Filing a petition under Section 9 of the Code before the commencement of the Code can be treated as a valid authorization. The judgment passed by the NCLAT New Delhi (principle bench), in its decision in Tek Travels Private Limited vs Altius Travels Private Limited (Company Appeal (AT) (Insolvency) No. 172 of 2020) by Hon’ble Shri Justice Anant Bijay Singh.
The facts of the case were such that – Appellant filed an application under Section 9 of the I&B Code 2016 which was rejected on the ground of maintainability for want of proper Authorisation, which is of the year 2013 when I&B Code 2016 was not in existence.
It was contended by the counsel on behalf of the appellant that there is no particular arrangement neither in the Code nor under the Rules and Regulations made thereunder, which commands approval post-establishment of the I&B Code 2016. Rather than choosing the Section 9 Application on merit, the Learned Adjudicating Authority dismissed the application as not viable for the need of appropriate Authorisation, which turns out to be of 2013 when the I&B Code was not in presence.
The Respondent submits that the Application documented by the Operational Creditor under Section 9 of the Code depends on a Board The resolution passed by the Appellant Company in the year 2013, which restricts itself to recuperation procedures for the Appellant. The Authorisation thought about under the I&B Code must be of the post-establishment of the Code. It was expressed that the Appellant was not under any condition qualified to be allowed seven days under the stipulation to Section 9(5) (ii) (a) of the Code to correct the defects in the Application concerning the issue of Authorisation. Since Authorisation goes to the foundation of the matter, the equivalent can’t be treated as a curable defect that can be redressed inside seven days.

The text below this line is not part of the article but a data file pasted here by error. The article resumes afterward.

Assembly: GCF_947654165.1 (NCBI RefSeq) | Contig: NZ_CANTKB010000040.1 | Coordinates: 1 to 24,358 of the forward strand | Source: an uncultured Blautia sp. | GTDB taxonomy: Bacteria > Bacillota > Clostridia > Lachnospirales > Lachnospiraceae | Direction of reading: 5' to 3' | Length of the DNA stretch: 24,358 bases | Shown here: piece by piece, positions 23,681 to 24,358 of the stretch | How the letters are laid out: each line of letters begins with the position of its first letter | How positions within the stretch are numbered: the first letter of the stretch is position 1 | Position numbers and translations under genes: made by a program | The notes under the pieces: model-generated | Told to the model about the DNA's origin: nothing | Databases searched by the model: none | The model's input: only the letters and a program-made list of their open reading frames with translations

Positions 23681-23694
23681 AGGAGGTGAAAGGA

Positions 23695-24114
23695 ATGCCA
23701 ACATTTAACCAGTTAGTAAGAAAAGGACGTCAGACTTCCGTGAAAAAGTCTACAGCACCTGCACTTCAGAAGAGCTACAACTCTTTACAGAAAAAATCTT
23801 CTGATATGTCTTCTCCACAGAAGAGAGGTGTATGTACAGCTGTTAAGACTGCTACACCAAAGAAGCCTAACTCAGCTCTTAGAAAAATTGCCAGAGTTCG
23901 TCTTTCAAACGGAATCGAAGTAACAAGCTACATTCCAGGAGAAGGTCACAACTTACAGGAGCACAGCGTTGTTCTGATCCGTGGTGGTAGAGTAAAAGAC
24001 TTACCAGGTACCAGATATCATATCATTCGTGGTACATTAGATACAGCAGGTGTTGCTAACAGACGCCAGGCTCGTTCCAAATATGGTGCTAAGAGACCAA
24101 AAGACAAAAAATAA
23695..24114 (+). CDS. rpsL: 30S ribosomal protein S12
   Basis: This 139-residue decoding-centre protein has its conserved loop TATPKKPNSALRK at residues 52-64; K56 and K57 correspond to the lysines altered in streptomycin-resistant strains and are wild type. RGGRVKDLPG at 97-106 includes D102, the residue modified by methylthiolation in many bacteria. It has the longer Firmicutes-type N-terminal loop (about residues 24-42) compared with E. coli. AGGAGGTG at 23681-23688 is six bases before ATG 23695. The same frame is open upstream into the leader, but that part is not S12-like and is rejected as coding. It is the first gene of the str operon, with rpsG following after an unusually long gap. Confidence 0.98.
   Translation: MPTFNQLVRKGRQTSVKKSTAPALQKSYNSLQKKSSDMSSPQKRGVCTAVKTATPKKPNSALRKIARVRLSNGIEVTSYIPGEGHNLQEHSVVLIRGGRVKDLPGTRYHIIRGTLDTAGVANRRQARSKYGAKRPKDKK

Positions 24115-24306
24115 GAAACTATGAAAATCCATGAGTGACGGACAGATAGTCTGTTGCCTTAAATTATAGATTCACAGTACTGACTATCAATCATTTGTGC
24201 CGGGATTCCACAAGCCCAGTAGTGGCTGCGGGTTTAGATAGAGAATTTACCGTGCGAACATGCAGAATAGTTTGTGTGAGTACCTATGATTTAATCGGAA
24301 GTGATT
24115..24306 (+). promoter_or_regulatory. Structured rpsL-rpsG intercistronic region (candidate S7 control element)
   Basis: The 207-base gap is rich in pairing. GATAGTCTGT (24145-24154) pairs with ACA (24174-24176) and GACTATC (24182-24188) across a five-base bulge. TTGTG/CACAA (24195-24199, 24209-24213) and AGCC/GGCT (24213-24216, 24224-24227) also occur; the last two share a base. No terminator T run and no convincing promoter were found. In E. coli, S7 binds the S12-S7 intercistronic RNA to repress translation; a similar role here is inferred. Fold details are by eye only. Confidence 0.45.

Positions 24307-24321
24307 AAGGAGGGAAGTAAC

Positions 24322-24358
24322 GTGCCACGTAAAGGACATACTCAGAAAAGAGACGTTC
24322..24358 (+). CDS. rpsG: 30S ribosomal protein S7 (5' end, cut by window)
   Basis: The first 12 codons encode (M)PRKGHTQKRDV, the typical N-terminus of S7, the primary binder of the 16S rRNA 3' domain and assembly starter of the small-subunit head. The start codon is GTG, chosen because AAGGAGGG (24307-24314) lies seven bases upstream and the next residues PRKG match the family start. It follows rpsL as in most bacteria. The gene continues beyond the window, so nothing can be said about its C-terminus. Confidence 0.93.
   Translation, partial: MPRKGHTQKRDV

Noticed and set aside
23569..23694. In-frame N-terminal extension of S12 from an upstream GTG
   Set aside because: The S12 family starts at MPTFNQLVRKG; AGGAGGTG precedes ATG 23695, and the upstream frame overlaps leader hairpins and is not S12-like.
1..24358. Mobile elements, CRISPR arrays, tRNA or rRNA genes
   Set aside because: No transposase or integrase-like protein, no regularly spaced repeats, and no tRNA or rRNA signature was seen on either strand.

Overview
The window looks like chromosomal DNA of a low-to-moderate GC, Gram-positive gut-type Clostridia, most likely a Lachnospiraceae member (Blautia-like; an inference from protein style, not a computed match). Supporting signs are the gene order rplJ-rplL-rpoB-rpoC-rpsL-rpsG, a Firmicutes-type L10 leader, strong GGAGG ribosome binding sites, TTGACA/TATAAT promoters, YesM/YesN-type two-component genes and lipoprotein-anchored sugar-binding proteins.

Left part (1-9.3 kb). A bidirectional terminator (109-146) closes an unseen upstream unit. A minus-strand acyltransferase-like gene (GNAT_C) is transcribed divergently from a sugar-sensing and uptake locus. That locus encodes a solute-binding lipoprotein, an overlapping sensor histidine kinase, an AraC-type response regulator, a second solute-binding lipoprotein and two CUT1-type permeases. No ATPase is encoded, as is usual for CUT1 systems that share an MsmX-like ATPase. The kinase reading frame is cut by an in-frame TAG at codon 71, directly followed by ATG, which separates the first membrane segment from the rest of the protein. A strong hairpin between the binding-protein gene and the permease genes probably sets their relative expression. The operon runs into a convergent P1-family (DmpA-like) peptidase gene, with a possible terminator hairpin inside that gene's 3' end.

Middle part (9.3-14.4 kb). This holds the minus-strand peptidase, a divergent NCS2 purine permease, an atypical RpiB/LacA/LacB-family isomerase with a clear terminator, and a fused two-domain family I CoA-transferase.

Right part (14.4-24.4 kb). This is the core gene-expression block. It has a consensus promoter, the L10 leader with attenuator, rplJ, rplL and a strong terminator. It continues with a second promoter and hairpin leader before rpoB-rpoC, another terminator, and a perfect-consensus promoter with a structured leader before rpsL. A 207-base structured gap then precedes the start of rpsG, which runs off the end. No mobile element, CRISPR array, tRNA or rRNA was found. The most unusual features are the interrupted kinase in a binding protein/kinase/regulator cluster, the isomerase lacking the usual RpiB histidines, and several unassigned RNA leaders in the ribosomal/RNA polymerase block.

Board had two issues in front of them to be discussed:
Whether Authorisation for filing a petition under Section 9 of the Code before the commencement of the Code can be treated as a valid authorization
Whether Adjudicating Authority instead of dismissal of the Petition should have given the opportunity to rectify the defects as per proviso to Section 9 (5) (ii)(a) of the Code
In the case of Ramesh Murji Patel v, Aramex India Pvt the Tribunal held that – ‘authorization letter, even if, issued prior to the enactment of I&B Code can be looked into for the purpose of entertaining an Application under Section 7 or 9 of the Code’
Also, on account of Ramesh Murji Patel(supra) and Rajendra Narottamdas Sheth, this Appellate Tribunal has effectively taken the view that assuming Authorisation is before the sanctioning of the Code, it can not be treated as a defect in the Application and ‘ authorization letter, regardless of whether given preceding the institution of the I&B Code can be investigated to engage an Application under Section 7 or 9 of the Code.
Supreme Court in context to the second issue held, in the judgment of Trading Co. v. Juggilal Kamlapat Jute Mills Co. Ltd., that the time provided for rectifying the defection application under Section 9 (5) of the Code is a directory in nature and in the given circumstances the tribunal can provide time more than 7 days to rectify the defect.
Thus the tribunal held that – we are of the considered assessment that the Adjudicating Authority has blundered in excusing the Application for the need of Authorisation, without giving a chance to amend the defects in consistence with Section 9(5)(ii)(a) of the Code. give time over 7 days to redress the defect.